Let’s make a deal about climate change

So here is the challenge I propose: go to the NASA website and find their climate change page

Let’s make a deal about climate change

Let’s make a deal about climate change

Twelve short years, the best minds in science are telling us, is how much time we have to COMPLETE our transition away from fossil fuels (IPCC interim Report). Not much time when you consider the Sept. 11 attacks were 17 years ago, and the Kyoto protocol on climate change was signed by more than 190 United Nations member states 22 years ago.

I have been told that insulting and offending people (something that I apparently have a natural talent for) is not the best way to gain support or encourage changes in attitudes and outlooks. So, I am going to try something different to win people over.

How about a challenge?

If you are not fully convinced of the potential for societal destabilization, mass extinctions, economic and environmental meltdown and human misery posed by our continued aggressive burning of fossil fuels, AND you want to know why I am, please read on.

You likely know that President Donald Trump has done much to downplay climate change concerns; going so far as to suggest that global warming is a “Chinese hoax.”

In April 2018 Trump appointed a fellow climate change denier to head up the National Aeronautics and Space Administration (NASA). Jim Bridenstine, to his credit must have approached his new job with an open mind, because after being exposed to modern climate science and being surrounded by scientists he was a changed man. In May of 2018, only one month after assuming the role, he publicly stated the following. “Carbon dioxide is a greenhouse gas. We’re putting it into the atmosphere in volumes that we haven’t seen, and that greenhouse gas is warming the planet. That is absolutely happening, and we are responsible for it.”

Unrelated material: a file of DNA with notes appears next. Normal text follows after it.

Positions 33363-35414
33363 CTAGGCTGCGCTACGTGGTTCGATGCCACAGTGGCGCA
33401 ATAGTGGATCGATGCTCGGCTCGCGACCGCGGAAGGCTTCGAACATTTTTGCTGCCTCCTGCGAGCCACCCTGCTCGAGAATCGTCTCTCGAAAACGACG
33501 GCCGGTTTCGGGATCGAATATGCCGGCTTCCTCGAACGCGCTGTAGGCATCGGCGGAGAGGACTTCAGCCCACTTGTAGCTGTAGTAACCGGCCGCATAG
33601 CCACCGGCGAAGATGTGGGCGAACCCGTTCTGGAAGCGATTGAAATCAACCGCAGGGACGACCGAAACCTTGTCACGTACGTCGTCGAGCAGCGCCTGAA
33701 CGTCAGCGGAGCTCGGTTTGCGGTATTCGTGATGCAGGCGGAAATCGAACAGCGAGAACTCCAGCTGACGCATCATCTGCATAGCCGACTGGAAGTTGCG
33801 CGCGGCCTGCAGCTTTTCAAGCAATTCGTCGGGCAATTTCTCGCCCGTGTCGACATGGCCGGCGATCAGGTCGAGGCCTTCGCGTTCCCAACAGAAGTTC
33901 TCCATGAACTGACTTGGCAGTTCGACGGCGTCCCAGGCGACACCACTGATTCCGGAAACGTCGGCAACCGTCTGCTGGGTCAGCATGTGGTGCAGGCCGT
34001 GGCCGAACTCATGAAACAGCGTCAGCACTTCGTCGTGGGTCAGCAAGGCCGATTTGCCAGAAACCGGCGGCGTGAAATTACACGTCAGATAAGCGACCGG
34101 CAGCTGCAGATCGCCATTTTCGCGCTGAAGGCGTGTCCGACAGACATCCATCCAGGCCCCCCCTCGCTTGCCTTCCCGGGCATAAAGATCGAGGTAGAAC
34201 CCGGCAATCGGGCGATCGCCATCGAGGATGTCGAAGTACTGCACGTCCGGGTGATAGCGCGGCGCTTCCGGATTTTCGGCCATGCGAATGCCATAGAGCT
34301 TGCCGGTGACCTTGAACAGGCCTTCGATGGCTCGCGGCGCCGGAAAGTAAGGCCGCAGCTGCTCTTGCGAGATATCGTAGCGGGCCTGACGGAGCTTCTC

So here is the challenge I propose: go to the NASA website and find their climate change page (or Google NASA climate change). Read their facts, check their references, browse the frequently asked questions, some of which may mirror your own questions. And know that they are not beholden to anyone except a climate change skeptical federal government, controlled until recently by a majority of Republicans who tend to oppose action on climate change.

Of course, there are some prominent individuals and organizations in the denial camp, so I would suggest reading a Wikipedia summary on any of those to check their credibility and funding sources, and follow it up with a read of their profile in the online Desmog blog data base (desmogblog.com).

If you have done your homework and you still feel that it is in your best interest (or more importantly in the best interest of your children, grandchildren or great grandchildren) to sit back with engines idling and see what the next 12 or 20 years brings, I would love for you to share your reasoning with me.

You see, I was also once very skeptical of climate change, and I continue to be a generally skeptical individual. My father once told me, “Believe none of what you hear and only half of what you see”, and I can say with certainty that like Jim Bridenstine at NASA, I have seen enough to be convinced.

If you would like a civil discussion and/or would like to know more, I would be happy to chat. If you are convinced and want to engage and help push towards a sustainable future, I would love to share opportunities: dslade@telus.net, 250-743-4747.

If you just don’t care, and/or don’t care to know; fair enough, you sure don’t owe me anything, and I sure can’t speak for what you might owe to your own children or grandchildren. But I hope that for most people, sustainability now and for future generations is worth the time to learn about, and worth the investment of energy and money to fight for. After all, there really is only one long term option to living sustainably on this planet; and I don’t think finding another planet is it.

David Slade

Sustainability activist and Grandfather

Cobble Hill